2. Describe various methods to synthesise and characterise polymers and outline the various applications of polymeric materials (Capability 3, 4 and 5)
  3. Use and apply the principles of radical reactions and describe various radical reactions in organic and polymer synthesis and biological systems (Capability 3, 4 and 5)
  4. Describe and discuss various methods for the synthesis, analysis and modification of carbohydrates, peptides/proteins and biomolecules, including those featuring metals (Capability 3, 4 and 5)
  5. Communicate results of laboratory and computational analysis in various ways including in forms for a non-technical audience. (Capability 2, 3, 4, 5, 6, 7 and 8)


Assessment Type Percentage Classification
Test 15% Individual Coursework
Laboratories 25% Individual Coursework
Assignments 10% Individual Coursework
Quizzes 5% Individual Coursework
Tutorials 5% Individual Coursework
Final Exam 40% Individual Examination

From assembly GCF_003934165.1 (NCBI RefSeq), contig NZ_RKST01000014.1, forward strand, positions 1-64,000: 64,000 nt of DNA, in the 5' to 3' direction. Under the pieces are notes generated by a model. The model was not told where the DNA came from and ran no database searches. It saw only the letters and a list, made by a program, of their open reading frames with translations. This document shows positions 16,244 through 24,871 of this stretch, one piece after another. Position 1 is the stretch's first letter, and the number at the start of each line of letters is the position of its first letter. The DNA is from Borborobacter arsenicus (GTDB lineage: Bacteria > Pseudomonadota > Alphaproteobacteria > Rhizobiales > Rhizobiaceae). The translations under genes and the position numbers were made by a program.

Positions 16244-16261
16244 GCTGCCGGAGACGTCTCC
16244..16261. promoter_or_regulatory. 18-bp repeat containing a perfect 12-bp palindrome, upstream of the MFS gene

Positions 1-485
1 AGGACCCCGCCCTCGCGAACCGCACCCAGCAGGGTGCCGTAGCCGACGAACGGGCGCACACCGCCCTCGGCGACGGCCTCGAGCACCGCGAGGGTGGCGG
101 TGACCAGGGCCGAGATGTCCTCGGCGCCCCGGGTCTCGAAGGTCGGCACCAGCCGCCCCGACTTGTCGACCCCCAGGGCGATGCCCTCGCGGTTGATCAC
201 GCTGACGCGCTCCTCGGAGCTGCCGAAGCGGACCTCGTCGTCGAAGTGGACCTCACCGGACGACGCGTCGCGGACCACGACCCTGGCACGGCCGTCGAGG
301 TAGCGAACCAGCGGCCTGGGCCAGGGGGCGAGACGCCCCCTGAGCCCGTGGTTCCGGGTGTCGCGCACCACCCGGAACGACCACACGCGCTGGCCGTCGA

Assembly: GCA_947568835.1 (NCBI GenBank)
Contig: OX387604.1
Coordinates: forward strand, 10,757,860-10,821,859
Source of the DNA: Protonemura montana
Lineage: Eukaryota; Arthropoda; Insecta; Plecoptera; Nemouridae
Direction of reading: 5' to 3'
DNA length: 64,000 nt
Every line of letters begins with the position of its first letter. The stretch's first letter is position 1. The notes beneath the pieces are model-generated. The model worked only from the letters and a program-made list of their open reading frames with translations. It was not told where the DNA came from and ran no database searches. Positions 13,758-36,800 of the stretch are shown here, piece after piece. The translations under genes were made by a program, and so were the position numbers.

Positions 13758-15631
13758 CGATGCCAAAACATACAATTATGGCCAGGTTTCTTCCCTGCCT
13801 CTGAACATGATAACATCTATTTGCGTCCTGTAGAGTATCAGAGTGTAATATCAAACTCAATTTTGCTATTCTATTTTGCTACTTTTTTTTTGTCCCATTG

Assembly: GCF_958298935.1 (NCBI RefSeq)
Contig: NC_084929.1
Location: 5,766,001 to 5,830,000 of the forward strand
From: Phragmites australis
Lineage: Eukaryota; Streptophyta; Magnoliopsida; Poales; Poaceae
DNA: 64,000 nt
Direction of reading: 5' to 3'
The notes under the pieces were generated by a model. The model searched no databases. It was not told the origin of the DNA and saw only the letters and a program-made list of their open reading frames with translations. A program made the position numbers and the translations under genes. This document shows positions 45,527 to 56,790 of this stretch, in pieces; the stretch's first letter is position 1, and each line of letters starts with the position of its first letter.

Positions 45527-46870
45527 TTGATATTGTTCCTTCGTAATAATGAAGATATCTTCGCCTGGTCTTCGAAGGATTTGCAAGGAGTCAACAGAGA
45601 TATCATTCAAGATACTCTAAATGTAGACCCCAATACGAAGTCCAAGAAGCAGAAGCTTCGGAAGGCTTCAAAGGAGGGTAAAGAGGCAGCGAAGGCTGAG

Assessment Type Learning Outcome Addressed
1 2 3 4 5
Final Exam

A student must pass both the theory component and the practical component to gain an overall pass. The theory component is composed of quizzes, term tests, and final exams. The practical component is composed of laboratory experiments.


Tuākana Science is a multi-faceted programme for Māori and Pacific students providing topic specific tutorials, one-on-one sessions, test and exam preparation and more. Explore your options at

As part of the University-wide Tuākana community, The School of chemical sciences aims to provide a welcoming learning environment for and enhance the success of, all of our Māori and Pacific students. We are led by the principles of tautoko (support) and whanaungatanga (connection) and hope you find a home here at the School. Students who have identified as Māori and/or Pacific will receive an invitation to our online portal introducing the Programme, the resources we have available, and how you can get involved.